I mean, the long term learning, the enrollment, you were dealing with that, but just the the flexibility [00:13:00] of people to be able to handle that was remarkable.
Kevin and Jeanette: Agreed. Absolutely.
Phil: One thing I would add to major positive impact, and it’s the same issue, but it’s slightly different take, is I think that we have stripped education down much more to the essentials and the essentials of teaching and learning.
Of course, it doesn’t mean I’m arguing for unbundling of education. I’m not trying to get into that trendy thing. It’s not just that more faculty got into pedagogical issues. It’s not just how well they did as a community. I would add to it the fact that we’re so much more focused on teaching and learning as a core mission is a net positive.
I know it makes it difficult with research and scholarly work, but quite honestly, this was a balance between [00:14:00] the three that needed to be adjusted. I think that we have much more focus now on teaching and learning. I think that will have a long range positive impact that might not be positive for people working on research or scholarship, but I think it’s positive overall.
Kevin: Or for some students who are claiming that instructors, because they’re not familiar with online teaching, are increasing the workload beyond what is reasonable, because it’s kind of a knee jerk reaction to, OK, we’re going to be online, that I’m going to make sure you’re earning your grade.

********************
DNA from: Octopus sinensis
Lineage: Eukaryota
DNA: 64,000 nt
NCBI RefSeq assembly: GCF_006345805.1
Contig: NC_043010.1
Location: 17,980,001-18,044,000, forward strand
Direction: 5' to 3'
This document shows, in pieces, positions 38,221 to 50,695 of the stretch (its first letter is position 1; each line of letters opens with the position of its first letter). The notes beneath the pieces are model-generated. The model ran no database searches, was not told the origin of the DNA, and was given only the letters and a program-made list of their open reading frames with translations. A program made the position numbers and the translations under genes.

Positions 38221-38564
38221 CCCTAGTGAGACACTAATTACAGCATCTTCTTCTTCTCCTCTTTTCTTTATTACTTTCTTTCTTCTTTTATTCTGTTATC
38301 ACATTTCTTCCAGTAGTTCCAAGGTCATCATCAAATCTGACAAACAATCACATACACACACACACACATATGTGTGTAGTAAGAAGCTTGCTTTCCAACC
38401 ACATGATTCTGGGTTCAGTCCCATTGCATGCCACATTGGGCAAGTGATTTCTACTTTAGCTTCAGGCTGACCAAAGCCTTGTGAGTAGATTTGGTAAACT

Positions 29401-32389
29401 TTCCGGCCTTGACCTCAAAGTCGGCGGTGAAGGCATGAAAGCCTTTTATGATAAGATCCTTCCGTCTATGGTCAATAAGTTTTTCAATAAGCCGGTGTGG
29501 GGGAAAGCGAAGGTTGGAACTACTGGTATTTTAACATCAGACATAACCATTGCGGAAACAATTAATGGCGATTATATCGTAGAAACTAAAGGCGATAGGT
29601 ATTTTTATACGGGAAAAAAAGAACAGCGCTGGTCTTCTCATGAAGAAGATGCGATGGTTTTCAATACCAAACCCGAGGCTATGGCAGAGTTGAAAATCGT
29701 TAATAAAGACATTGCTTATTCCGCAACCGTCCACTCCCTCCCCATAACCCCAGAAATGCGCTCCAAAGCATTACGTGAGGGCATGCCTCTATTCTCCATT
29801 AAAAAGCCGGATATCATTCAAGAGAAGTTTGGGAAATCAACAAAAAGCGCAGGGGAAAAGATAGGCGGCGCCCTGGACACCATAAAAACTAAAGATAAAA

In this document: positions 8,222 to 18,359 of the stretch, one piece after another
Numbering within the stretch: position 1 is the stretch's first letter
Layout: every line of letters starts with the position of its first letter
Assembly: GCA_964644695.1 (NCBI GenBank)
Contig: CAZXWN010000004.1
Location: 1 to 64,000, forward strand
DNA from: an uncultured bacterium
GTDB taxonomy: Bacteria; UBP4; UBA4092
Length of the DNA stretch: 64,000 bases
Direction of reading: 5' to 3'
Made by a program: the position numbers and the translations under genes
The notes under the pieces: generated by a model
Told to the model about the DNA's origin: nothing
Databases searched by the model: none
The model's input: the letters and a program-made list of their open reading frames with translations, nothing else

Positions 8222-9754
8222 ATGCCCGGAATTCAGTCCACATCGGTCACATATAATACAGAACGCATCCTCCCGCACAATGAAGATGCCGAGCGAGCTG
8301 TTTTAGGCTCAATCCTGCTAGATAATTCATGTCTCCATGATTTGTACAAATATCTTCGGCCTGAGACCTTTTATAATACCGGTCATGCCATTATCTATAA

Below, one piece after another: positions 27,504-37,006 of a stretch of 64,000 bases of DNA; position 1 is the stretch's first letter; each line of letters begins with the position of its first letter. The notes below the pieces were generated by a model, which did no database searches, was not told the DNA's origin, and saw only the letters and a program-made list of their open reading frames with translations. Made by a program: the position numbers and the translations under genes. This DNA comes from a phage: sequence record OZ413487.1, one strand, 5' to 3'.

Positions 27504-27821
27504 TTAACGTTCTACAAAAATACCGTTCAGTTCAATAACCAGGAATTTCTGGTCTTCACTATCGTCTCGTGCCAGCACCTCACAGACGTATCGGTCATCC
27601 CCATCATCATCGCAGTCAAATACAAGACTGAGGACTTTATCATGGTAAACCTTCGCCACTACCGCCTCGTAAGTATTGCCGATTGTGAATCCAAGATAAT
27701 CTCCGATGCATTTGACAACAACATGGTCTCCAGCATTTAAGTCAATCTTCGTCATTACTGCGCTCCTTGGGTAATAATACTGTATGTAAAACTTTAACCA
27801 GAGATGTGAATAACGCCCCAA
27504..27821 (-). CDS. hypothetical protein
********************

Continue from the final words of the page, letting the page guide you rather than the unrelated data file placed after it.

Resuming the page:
All right. Now we’ll do the oxymoron application of the retrospective look forward, which Kevin already started. Clearly, we’re still in the pandemic. I mean, we’re spiking higher now, in number of cases, not a number of deaths in the U.S., than we had before, areas of Europe, Korea, so across the world, we’re in a serious phase.
It’s obvious, [00:15:00] even with the remarkable development of vaccines in this time period, that’s not going to have a huge impact on the spring. At least for the next academic term, we’ll still be in a pandemic driven education. We’re reacting to the pandemic and we’re definitely not in a new normal. If we take that is the supposition, which I think it’s pretty easy to do, what are we looking for in the spring as sort of indicators on how well we’re adjusting and improving education? This one I’ll go back to starting with Jeanette. What are you looking for to learn in the spring or most want to understand?
Jeanette: I don’t know what I want to learn about. I think the thing that I’m most concerned about right now, this isn’t really learning, but just the long term effects of the learning gaps that we’re seeing with students with equity issues. That’s [00:16:00] what I’m focused on. I think right now I worry about what’s going to happen to a generation. I don’t know if we’re going to be able to know that by the spring. I think that we can look at enrollment numbers for higher ed, I think especially maybe commitments to freshmen entering college to see what’s potentially bound to happen. I just don’t know if we’re going to know enough. I think it’s going to take years for us to see what the impacts are.